« Reply #4 on: April 11, 2017 »
Note: much discussion on bounds checking exists and unless you read the IL it's not easy to tell what the compiler is doing.
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Offline mammon

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Re: [C#/GDI+] Xor Texture Tunnel (aka Fake 3D)
« Reply #5 on: April 11, 2017 »
True that - I've already had my fair share of optimizing the code to the point of my brain breaking down... And as of IL, well - my nickname isn't chosen by random (my nickname is known a lil' bit in the scene so to speak), I have reversed IL binaries for over a decade now :P

But truth be told, IL is not very efficient when it comes to actual optimization due to the limitations of running ANY code behind some obscured VM :(

That being said, I have now come to a conclusion: only way to make this work at all, is by trying to utilize SDL or something equal... Surely OpenTk/Tao would be a suggestion, but thats even more barebone in comparison to SDL (requires alot of work to make a simple "engine" so to speak) - so I'm gonna attempt to make something with SDL afaik :)

Anyways, I'll keep you guys posted with updates when I make some progress ;)
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Offline boogop

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Re: [C#/GDI+] Xor Texture Tunnel (aka Fake 3D)
« Reply #6 on: April 11, 2017 »
Got a little more speed out of it. I love c# but eventually we run into the limitations of the language    :telloff:

Code: [Select]
        FastBitmap a = new FastBitmap(myTexture);
        FastBitmap b = new FastBitmap(myBitmap);
        for (int x = 0; x < bmp.Width; x++)
        {
          fixed (int* pDistance = &distanceTable[x, 0])
          {
            fixed (int* pAngle = &angleTable[x, 0])
            {
              for (int y = 0; y < bmp.Height; y++)
              {
                int xp = *(pDistance + y);
                int xx = (xp + shiftX) % 128;
                int ap = *(pAngle + y);
                int yy = (ap + shiftY) % 128;
                Color c = a.GetPixel(xx, yy);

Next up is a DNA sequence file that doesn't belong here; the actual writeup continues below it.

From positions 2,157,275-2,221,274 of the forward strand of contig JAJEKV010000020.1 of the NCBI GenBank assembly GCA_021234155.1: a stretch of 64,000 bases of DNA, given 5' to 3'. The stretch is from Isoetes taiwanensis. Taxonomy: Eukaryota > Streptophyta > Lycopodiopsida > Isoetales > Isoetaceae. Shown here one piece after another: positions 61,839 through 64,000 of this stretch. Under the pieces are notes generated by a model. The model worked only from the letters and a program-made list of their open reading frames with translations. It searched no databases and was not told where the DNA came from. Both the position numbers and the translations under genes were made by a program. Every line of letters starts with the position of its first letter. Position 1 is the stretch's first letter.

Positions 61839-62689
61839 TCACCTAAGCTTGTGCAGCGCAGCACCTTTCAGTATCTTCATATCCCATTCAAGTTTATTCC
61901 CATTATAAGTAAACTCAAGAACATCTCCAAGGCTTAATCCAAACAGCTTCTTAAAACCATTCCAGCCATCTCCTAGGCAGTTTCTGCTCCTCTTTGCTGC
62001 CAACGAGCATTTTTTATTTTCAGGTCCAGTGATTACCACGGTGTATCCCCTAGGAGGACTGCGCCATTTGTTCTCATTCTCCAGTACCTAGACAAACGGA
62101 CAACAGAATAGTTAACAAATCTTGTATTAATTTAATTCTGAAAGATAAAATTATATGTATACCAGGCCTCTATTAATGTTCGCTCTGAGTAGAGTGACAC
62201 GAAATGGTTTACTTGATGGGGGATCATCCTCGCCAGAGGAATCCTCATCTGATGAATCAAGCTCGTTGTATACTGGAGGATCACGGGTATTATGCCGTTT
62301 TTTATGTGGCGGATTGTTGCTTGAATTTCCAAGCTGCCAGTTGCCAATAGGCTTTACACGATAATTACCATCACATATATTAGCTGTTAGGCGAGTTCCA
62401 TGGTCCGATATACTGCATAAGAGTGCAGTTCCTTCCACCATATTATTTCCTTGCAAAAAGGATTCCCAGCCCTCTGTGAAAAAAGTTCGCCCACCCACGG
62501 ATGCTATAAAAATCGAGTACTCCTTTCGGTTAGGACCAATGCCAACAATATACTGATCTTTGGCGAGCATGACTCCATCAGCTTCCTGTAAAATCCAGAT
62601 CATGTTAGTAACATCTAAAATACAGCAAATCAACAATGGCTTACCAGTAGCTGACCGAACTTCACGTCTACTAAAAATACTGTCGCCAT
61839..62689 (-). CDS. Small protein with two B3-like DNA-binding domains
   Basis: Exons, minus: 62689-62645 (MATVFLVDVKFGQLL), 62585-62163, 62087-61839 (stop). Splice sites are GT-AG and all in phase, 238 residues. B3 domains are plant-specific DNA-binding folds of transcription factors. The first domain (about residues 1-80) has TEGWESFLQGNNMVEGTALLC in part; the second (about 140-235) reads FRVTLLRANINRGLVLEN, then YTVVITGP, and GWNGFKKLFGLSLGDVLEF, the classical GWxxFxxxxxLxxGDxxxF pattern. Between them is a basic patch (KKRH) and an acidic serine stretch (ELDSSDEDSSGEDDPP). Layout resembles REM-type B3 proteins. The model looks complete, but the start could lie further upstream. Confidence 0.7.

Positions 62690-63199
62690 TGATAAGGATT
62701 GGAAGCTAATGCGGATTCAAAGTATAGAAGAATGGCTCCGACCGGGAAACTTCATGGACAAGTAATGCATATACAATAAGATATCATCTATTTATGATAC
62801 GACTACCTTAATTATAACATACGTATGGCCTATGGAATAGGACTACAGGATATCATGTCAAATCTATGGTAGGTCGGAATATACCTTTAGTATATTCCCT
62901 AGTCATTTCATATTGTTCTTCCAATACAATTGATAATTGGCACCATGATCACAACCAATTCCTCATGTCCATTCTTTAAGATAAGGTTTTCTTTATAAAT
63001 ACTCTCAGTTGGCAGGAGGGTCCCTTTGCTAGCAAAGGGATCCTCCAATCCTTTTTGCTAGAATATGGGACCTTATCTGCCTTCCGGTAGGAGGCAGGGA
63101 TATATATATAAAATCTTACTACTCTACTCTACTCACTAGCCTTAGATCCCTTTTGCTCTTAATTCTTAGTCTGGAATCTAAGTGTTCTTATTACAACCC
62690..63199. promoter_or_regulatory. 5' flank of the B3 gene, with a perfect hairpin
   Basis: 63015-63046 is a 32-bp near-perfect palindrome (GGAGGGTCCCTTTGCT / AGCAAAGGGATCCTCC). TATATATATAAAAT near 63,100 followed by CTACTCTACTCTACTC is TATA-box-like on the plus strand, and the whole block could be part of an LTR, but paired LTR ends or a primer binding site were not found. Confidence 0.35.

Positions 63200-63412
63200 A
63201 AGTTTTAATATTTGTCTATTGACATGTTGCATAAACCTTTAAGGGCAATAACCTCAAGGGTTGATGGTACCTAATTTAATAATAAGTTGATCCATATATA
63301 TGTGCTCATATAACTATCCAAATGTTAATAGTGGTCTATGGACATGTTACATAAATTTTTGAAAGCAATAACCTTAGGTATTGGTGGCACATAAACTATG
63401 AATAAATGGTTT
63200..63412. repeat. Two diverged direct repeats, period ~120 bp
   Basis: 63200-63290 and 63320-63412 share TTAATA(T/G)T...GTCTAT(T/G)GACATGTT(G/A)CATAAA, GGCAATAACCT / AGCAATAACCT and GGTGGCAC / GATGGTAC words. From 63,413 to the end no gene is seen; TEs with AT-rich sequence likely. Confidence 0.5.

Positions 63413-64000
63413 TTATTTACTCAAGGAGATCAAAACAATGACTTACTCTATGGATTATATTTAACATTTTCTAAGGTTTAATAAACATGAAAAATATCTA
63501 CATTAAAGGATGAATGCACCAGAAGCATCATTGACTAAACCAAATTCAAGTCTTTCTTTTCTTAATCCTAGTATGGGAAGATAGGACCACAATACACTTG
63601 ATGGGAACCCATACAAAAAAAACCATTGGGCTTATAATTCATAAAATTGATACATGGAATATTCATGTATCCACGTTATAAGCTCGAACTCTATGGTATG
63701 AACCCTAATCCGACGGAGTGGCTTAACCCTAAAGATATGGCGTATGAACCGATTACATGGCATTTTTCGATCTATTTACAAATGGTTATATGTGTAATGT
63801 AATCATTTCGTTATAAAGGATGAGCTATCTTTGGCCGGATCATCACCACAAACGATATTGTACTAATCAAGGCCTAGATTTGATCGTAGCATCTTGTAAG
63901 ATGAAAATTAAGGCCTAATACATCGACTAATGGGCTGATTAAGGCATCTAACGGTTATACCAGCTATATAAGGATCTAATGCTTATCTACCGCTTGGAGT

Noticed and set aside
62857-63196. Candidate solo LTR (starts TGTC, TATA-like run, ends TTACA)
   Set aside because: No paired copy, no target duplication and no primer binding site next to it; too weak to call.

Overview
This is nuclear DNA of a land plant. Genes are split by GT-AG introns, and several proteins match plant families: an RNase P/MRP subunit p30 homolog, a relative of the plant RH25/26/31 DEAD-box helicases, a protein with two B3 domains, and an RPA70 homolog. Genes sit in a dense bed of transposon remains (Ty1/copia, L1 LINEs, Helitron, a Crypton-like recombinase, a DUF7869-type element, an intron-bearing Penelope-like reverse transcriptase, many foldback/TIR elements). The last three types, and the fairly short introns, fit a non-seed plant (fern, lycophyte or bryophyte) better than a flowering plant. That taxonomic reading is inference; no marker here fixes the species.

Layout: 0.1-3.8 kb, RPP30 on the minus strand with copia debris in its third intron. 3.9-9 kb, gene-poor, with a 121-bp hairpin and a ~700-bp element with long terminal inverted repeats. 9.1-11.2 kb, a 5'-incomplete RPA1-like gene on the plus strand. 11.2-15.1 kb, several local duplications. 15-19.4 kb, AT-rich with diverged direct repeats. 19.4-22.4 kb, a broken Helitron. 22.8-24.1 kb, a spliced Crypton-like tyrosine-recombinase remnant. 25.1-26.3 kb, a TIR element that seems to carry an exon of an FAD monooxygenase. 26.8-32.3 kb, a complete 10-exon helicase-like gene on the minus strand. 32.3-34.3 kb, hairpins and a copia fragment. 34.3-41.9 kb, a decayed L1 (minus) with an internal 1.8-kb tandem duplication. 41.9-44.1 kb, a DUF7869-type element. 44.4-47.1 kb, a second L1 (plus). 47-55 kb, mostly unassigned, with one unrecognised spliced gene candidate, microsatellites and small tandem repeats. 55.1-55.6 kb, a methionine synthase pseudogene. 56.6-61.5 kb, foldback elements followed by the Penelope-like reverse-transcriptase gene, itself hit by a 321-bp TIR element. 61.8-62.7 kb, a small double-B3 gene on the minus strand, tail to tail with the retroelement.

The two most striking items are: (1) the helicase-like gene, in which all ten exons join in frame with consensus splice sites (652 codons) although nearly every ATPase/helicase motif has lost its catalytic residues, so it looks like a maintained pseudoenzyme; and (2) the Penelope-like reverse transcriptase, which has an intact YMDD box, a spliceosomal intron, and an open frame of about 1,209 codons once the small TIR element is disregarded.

b.SetPixel(x, y, c);
              }
            }
          }
        }
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Offline hellfire

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Re: [C#/GDI+] Xor Texture Tunnel (aka Fake 3D)
« Reply #7 on: May 10, 2017 »
Maybe a bit late but what the heck...

Code: [Select]
b.SetPixel(x, y, (a.GetPixel((distanceTable2[x][y] + shiftX) % myTexture.Width, (angleTable2[x][y] + shiftY) % myTexture.Height)));In order of relevance:
Modulo (%) is a division and expensive. You can use bit-masking if your texture-size is a power-of-2 (e.g. use "& 255" if your texture is 256x256 pixels wide).
Try not to call SetPixel for every pixel - if you fill scanlines from left to right, the next pixel is always one dword further.
Try not to call GetPixel for every pixel - with 256x256 textures your texel is at [( v<<8 )+u]
"[ x ][ y ] " reads your memory from top to bottom which makes bad use of the cache.

About the cache:
For every pixel you read, the cache fetches 64 consecutive bytes (in the hope that you want to access the following bytes, too).
But instead you're reading another pixel in the next row (x+1) and the cache reads another 64 bytes.
So when you reach the bottom of your table, there are height*64 bytes in the cache.
When start to read from the next column (y+1), you would fetch data was already read into the cache - but is it still there?
The L1 Cache is 32kB so the height of your table must be smaller than 512 before the cache is full.
But you actually want to keep the cache for your texture reads (which happen in a much more random order).
And since other tasks are also using the cache you can't expect to get much more than half of it.
Of course when L1 fails, there's still L2 and L3 and you'll probably see significant diffiferences when you consume more than a megabyte of cache space.
« Last Edit: May 11, 2017 by hellfire »